It is worth remarking that the earliest of the Irish pipe tutors, i.e. Geoghegan’s, makes no explicit mention of Ireland anywhere in the text. The instrument is called the ‘Pastoral or New Bagpipe’; it is commended to ‘all lovers of pastoral musick’, and only the author’s surname and a few tunes reveal the national origin of the work. Possibly the aim was to popularise bagpiping among English amateur musicians as well as Irish.6 Successive publishers of Geoghegan’s tutor all advertised bagpipes (i.e. Irish) for sale in London, suggesting a steady demand that must have continued even as late as 1800. And another sign of the influence of the Irish pipe in England can be gleaned from collections of popular music published in the first half of the eighteenth century, where we find a few bagpipe tunes, not identifiably Scottish or Irish, which seem to call for an instrument having the capabilities of the ‘new’ bagpipe.7

In Scotland, moreover, bagpipes began to be made locally to designs only slightly less ambitious than the Irish. These so-called ‘hybrid Union pipes’ can be seen in a number of museum collections,8 and it was presumably with them in mind that another publisher, John Preston, brought out a revised edition of Geoghegan’s book, with a collection of Scottish tunes attached (109).

There were of course Irish pipers resident in Scotland, and it would be interesting to discover more about them and their possible contributions to local tradition. One such was a Mr. Fitzmaurice who composed a number of tunes and published them at his own expense from his lodgings in Edinburgh (106, 107, 108). He made at least one appearance at the Highland Society’s piping competitions in Edinburgh, in August 1807, when he played ‘several beautiful airs on Union pipes, which was received with great applause’.9 Another was John Murphy, who issued a book of Irish airs and jiggs . . ., in which he describes himself as ‘performer on the Union pipes; at Eglinton Castle’. His book (111) contains A Favourite Rondo ‘composed for the Union pipes by J. Clarke’, and also a good many tunes by the Irish piper, Walker Jackson.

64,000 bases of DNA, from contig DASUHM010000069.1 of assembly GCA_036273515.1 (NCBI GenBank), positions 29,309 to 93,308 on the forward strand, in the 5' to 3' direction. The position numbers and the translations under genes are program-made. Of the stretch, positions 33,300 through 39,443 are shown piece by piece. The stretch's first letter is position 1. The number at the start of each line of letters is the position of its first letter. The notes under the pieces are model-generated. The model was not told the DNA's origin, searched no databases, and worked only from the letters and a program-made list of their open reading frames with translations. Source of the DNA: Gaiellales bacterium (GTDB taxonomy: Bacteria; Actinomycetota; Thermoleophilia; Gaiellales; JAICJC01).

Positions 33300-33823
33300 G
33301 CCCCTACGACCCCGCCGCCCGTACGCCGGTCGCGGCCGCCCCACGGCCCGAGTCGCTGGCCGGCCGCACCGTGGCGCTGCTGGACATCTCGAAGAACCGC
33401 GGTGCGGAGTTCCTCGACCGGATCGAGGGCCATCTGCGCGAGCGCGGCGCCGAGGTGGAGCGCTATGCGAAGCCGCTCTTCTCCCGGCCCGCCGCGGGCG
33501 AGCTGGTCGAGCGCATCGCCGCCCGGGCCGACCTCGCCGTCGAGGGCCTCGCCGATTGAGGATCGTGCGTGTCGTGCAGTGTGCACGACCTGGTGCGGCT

At least two of the leading Highland pipers of that day are also known to have played the Union pipe. John MacGregor, piper to the Highland Society of London, gave a concert in Perth in 1821 at which ‘all who heard him were delighted at his superior execution upon the Great Highland bagpipe, Union pipe, flageolet and German flute’.10 And Donald MacDonald, the pioneer publisher of Highland pipe music, advertised in 1822 that he manufactured and taught both the Irish and Northumbrian pipes.11 Nowadays bagpiping is very localised, with little contact between the separate branches of the art, but it would be unwise to assume that such has always been the case. Perhaps in the great days of piping there was a more eclectic spirit, at any rate among the leading players and makers.

Outside Ireland, the Union pipe seems to have died out before 1850, and even in the mother country it entered on a very precarious phase with the great famine of 1840 and the massive emigrations which have so depleted Irish society since that time. This is certainly reflected in the printed music. After Colclough’s tutor nothing was published for nearly a hundred years. One book was reissued — Holden’s collection (105) of c. 1805 which came out again in the early 1840’s; but it was given a new title page and all reference to the bagpipe was omitted. Needless to say, the old books became very scarce, and some of them now survive in only one or two copies. O Neill12 has an amusing tale of one such book. A well-known piper of Donegal, Turlogh McSweeney (born 1829, died 1916),13 acquired a great reputation among his neighbours from his possession of a mysterious music book of great antiquity. An acquaintance wrote in 1909:

McSweeney is a very queer old man, and will give no information about pipes or piping whatever. He still claims to have a book of instructions for the pipes; and has had it for over sixty years, but would not part with it, as ’tis the only one in existence at the present time. He has had offers for it several times; but money would not induce him to part with it. . .

and O Neill continues,

No human eye, except his own, has ever been permitted to profane this treasure by even a glance. As a concession to his benefactors … he presented them with the scale of the natural notes of the Irish chanter, which on comparison, we find is identical with that to be found in O’Farrell’s National Irish Music.I2